And the more above the noise floor you have that signal then the faster the data rate and the better the user experience. If you can’t reject the potential interferers in neighboring frequency bands, then that interference raises the noise floor. Therefore your signal-to-noise gets worse which means your data rate gets significantly degraded, which ultimately means you can’t get the video quality you want and you get a dramatic degradation of battery life because your battery is trying to work harder in order to get the signal.
The other part of 5G is all about data rate and delay. If you’re spending a lot of time retransmitting because the quality of your signal is not good, then you’re delay goes up too. So that’s why filters are so important because if you really want to get the experience that 5G promises you really want to protect that bandwidth. Verizon paid over $40 billion for the C-block in the U.S. and the last thing they want to do is to pay all that money and find the user experience is no way near what is anticipated for 5G.
Electronics Products: How does SINR degrade battery life?
Mike Eddy: A physics theorem called Shannon’s Law [Shannon-Hartley Capacity Theorem] tells you what kind of capacity and data rate you can get out of an RF channel. It’s a very simple formula: it is bandwidth, the number of RF paths in the phone and the number of antennas, and the signal-to-interference and noise ratio.
These different generations of wireless technology are affecting those three things, so bandwidth means new frequency bands that are wider and aggregating multiple frequency bands; it’s about the number of RF paths which is the number of antennas, and signal-to-interference and noise ratio, which means protection with filters and bringing the signal source closer to the user. That’s why with 5G you hear a lot about densification of the network and small cells because the closer you bring that signal source, the higher the signal strength, so the greater the SINR – the signal-to-interference and noise ratio.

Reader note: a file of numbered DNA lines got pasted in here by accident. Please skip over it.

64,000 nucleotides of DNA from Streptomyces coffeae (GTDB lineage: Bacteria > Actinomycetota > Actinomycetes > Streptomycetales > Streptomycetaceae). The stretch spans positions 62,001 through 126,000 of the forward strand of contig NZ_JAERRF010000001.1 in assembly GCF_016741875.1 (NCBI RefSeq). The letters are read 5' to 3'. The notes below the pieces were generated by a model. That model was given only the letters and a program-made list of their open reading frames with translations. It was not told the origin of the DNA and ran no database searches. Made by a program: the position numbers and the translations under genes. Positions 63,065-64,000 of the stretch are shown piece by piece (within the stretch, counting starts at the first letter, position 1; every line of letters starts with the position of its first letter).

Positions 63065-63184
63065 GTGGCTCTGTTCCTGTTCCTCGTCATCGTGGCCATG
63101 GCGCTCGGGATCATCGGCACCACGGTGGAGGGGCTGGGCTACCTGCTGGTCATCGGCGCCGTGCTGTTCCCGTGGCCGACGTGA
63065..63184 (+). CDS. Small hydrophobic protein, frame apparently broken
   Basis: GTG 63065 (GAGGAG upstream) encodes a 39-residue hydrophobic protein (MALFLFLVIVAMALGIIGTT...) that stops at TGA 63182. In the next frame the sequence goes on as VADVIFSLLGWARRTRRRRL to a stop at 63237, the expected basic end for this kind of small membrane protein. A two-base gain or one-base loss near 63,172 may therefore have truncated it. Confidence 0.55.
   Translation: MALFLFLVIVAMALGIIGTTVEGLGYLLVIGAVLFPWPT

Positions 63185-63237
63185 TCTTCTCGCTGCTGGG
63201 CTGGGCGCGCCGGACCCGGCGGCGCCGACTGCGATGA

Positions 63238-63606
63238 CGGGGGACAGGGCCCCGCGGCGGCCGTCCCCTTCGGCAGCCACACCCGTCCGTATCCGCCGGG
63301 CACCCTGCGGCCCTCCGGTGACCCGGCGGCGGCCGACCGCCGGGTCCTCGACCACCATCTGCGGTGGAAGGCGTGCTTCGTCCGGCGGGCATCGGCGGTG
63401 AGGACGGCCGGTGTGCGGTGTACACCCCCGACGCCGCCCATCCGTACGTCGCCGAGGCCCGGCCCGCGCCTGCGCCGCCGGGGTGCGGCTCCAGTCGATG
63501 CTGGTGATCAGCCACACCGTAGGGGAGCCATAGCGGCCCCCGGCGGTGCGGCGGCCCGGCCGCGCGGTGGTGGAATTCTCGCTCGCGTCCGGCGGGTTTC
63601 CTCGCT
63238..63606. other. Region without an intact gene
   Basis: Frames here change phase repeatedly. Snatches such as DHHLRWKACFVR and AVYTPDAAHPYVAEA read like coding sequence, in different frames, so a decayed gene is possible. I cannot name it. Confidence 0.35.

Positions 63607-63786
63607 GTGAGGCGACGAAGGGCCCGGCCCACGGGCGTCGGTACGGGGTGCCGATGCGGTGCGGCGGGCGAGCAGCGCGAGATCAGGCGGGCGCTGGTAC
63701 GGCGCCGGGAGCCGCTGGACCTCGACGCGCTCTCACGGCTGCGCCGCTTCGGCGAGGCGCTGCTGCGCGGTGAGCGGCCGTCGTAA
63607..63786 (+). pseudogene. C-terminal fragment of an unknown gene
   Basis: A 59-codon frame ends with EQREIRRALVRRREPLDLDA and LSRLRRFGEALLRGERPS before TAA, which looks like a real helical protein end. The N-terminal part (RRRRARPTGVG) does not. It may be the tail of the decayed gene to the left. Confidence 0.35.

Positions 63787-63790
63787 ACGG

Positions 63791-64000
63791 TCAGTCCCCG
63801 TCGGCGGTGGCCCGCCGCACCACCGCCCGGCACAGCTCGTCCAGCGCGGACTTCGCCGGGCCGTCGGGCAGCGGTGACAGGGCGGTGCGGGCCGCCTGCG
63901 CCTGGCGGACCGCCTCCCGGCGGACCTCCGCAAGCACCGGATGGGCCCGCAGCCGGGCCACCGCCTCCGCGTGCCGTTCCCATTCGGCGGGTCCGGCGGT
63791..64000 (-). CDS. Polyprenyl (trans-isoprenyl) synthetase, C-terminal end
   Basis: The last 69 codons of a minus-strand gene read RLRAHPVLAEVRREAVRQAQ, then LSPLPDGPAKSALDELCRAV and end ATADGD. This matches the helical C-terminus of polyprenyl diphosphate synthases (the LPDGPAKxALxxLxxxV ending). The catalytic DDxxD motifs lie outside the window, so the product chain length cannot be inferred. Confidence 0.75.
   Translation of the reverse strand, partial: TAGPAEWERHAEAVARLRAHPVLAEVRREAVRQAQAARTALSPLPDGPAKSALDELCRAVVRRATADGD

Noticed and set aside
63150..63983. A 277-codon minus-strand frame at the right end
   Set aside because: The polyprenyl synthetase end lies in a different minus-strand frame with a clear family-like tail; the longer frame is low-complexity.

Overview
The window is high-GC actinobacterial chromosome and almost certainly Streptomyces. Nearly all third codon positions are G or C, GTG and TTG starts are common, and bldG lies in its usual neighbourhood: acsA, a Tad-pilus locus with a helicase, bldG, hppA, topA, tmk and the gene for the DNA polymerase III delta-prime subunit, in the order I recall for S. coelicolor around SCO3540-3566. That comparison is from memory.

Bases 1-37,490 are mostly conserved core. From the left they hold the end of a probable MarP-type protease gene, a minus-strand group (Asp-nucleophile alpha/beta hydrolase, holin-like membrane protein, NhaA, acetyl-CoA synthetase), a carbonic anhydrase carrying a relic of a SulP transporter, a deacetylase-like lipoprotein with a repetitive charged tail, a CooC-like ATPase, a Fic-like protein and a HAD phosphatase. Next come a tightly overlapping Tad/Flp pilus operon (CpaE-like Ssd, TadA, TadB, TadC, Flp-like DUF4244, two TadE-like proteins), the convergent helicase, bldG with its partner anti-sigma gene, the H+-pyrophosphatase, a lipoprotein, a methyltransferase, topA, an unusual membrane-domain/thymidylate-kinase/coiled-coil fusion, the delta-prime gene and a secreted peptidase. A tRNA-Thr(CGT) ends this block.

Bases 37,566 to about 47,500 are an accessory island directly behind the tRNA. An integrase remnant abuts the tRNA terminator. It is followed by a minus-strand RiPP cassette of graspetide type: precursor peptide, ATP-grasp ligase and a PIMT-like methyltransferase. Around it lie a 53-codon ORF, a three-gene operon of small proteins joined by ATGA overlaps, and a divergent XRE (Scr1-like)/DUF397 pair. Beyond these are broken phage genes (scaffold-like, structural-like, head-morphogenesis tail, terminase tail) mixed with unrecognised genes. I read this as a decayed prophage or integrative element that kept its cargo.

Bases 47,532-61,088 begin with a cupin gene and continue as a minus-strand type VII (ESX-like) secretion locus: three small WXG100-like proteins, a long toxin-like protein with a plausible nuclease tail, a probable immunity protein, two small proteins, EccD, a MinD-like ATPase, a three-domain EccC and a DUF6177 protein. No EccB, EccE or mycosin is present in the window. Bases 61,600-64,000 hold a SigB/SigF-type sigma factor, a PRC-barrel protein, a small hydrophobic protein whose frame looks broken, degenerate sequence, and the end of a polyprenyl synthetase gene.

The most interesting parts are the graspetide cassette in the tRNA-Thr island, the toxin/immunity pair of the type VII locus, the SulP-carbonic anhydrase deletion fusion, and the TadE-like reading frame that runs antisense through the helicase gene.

Electronics Products: What is the XBAR technology and how does it solve some of these 5G challenges?
Mike Eddy: Our software tool is a finite element modeling (FEM) tool called Infinite Synthesized Networks to develop complex acoustic wave filters. If we know the materials properties and physical dimensions then we can accurately predict the filter performance. We developed it for surface acoustic wave (SAW), which is a 3G technology, and TC-Saw [temperature compensated SAW], which is an extension of that 3G technology for 4G.
About three years ago, we were looking to extend it for bulk acoustic wave (BAW) technology but we also realized that 5G was coming along. As we looked at 5G we couldn’t see how the 4G BAW technology would work for these new requirements. So rather than spend time on that we decided to look at what would be the best acoustic wave technology for the new requirements of 5G. And that’s when we invented XBAR. With the intersection of our very accurate software design technology, engineered substrates, and our talented design team, we developed XBAR, which is a BAW technology that is very different from anything that existed previously. It matches the wide bandwidth, high frequency, and high-power handling requirements [of 5G].
The other part about high frequency means the signals don’t propagate as far as the lower frequency signals, so the way to get around that is to increase the power. That means all the components in the RF chain need to be able to handle higher power and we found that XBAR could meet all of these new requirements.